“Acyclic Cucurbit[n]uril-Type Molecular Containers Bind Etomidate in Vitro and Reverse Etomidate Anesthesia in Rats Dose Dependently” by Daniel Diaz-Gil, Medical Student, Ingrid Moreno Duarte, M.D., Joseph F. Cotten, M.D., Ph.D., Jessica L. Seidel, Ph.D., Shweta Ganapati, M.Sc., Ben Zhang, M.Sc., Jeroen C. P. Simons, Cenk Ayata, M.D., Lyle Isaacs, Ph.D., Matthias Eikermann, M.D., Ph.D., Anesthesia, Critical Care, and Pain Medicine, Massachusetts General Hospital, Boston, MA; Radiology, Massachusetts General Hospital, Boston, MA; Chemistry and Biochemistry, University of Maryland, Baltimore, MD. Cucurbit[n]urils are molecular containers that can reverse neuromuscular blockade and ketamine anesthesia by binding and, thereby, inactivating neuromuscular blockers and ketamine, respectively. In a randomized cross-over study in six rats, intravenous administration of 80 mg/kg of the molecular container calabadion 2 decreased the time to righting reflex recovery from the effects of 4 mg/kg etomidate from 27 to 15 min. Escalating infusions of calabadion 2 during steady-state etomidate infusions titrated to a burst suppression ratio between 50 and 60% in four rats produced a dose-dependent decrease of the burst suppression ratio to 41% of the baseline burst suppression ratio.
BOS02
“Cardiospinal Reflex Modulation of Ventricular Arrhythmogenesis” by Kimberly J. Howard-Quijano, M.D., Kent Yamakawa, M.D., Wei Zhou, Ph.D., Kalyanam Shivkumar, M.D., Ph.D., Aman Mahajan, M.D., Ph.D. Anesthesiology, University of California at Los Angeles, Los Angeles, CA, Cardiology, University of California at Los Angeles, Los Angeles, CA, Anesthesiology, UCLA Medical Center, Los Angeles, CA. The autonomic nervous system is a major contributor to the pathophysiology of lethal ventricular tachyarrhythmias. The role of cardiac afferent neural inputs, from the heart to the spinal cord, in modulating sympathetic control of ventricular electrophysiology was determined in 11 Yorkshire pigs. Interruption of spinal afferent signals at T1 to T4 enhanced cardiac sympathoexcitability, suggesting afferent neuronal signals from the heart exert inhibitory control of myocardial excitability.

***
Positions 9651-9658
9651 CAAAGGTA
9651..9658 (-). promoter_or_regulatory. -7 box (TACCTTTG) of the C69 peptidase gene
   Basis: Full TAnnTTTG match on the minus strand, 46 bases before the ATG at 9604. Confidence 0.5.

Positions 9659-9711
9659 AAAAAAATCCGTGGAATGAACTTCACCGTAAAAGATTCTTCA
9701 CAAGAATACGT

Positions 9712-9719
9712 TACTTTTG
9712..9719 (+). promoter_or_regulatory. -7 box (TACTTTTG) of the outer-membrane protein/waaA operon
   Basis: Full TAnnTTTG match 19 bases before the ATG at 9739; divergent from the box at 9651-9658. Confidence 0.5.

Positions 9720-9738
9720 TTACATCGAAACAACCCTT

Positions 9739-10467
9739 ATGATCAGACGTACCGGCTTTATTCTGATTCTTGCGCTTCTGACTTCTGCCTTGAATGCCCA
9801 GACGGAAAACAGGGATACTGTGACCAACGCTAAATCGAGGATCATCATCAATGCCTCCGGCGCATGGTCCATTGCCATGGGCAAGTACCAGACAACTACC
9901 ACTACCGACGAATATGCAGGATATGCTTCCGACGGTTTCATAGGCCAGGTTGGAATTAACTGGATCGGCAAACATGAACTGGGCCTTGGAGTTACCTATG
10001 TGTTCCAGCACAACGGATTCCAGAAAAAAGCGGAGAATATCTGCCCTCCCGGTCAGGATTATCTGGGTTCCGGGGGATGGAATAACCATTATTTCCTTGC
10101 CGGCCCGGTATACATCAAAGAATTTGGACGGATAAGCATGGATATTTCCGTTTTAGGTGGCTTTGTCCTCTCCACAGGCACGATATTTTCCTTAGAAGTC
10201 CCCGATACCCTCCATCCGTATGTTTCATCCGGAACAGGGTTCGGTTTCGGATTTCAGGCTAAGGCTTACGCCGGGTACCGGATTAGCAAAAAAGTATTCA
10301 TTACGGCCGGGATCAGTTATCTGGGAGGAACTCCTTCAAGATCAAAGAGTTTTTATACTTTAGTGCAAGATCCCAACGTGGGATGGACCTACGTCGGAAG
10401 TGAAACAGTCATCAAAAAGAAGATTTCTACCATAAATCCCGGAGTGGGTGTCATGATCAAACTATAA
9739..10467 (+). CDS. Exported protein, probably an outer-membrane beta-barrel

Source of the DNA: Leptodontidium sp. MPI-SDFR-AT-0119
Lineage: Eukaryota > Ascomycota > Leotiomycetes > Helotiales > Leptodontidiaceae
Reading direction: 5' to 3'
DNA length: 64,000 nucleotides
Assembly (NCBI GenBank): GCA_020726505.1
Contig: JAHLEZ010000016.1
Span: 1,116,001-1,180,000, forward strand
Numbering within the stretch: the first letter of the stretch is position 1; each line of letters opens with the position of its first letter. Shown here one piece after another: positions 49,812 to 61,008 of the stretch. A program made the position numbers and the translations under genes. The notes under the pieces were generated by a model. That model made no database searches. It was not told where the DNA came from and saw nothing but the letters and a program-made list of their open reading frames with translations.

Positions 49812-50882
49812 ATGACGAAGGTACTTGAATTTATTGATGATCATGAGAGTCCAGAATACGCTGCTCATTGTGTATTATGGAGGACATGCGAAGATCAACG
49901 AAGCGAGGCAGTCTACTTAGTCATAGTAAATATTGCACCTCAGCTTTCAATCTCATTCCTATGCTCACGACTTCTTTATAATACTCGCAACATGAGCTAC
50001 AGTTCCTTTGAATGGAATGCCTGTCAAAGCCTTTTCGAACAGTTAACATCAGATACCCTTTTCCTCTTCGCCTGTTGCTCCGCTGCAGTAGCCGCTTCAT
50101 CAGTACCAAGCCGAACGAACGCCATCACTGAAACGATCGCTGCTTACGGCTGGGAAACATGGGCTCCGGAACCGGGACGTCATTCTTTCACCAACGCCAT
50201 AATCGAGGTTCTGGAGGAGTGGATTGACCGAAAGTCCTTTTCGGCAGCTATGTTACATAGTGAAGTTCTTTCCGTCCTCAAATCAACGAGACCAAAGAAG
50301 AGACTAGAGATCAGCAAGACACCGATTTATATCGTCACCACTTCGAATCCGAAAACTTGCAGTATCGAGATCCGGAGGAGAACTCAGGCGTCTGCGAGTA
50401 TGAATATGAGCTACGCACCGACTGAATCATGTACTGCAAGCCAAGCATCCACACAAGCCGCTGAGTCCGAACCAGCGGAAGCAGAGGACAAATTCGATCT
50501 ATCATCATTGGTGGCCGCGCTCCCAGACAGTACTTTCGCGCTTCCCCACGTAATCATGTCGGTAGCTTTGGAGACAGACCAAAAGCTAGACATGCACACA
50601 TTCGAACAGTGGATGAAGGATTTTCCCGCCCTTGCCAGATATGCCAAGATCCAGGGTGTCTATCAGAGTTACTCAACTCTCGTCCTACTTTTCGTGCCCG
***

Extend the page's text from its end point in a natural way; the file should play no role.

BOS03
“Low-density Lipoprotein-Receptor–deficient Mice on Western Diet Develop Pulmonary Hypertension and Right Ventricular Dysfunction That Are Prevented by a Novel High-density Lipoprotein Mimetic Peptide 4F” by Soban Umar, M.D., Ph.D., Kaveh D. Navab, M.D., Rod Partow-navid, B.S., Mohamad Navab, Ph.D., Mansoureh Eghbali, Ph.D., Anesthesiology, UCLA Med Ctr, Los Angeles, CA; UCLA, Los Angeles, CA; Medicine, UCLA, Los Angeles, CA. Low-density lipoprotein receptor knockout mice fed a high fat and high cholesterol Western diet develop atherosclerosis, insulin resistance, and hyperinsulinemia. Pulmonary hypertension has been associated with insulin resistance and with low plasma high-density lipoprotein concentrations. Male low-density lipoprotein receptor knockout mice fed a Western diet for 12 weeks developed pulmonary hypertension, right ventricular hypertrophy, and right ventricular dysfunction. These were prevented when mice were also administered high-density lipoprotein mimetic peptide 4F, which restores vascular endothelial function, has pulmonary antiinflammatory properties, and decreases airway hyperresponsiveness and oxidative stress.
BOS04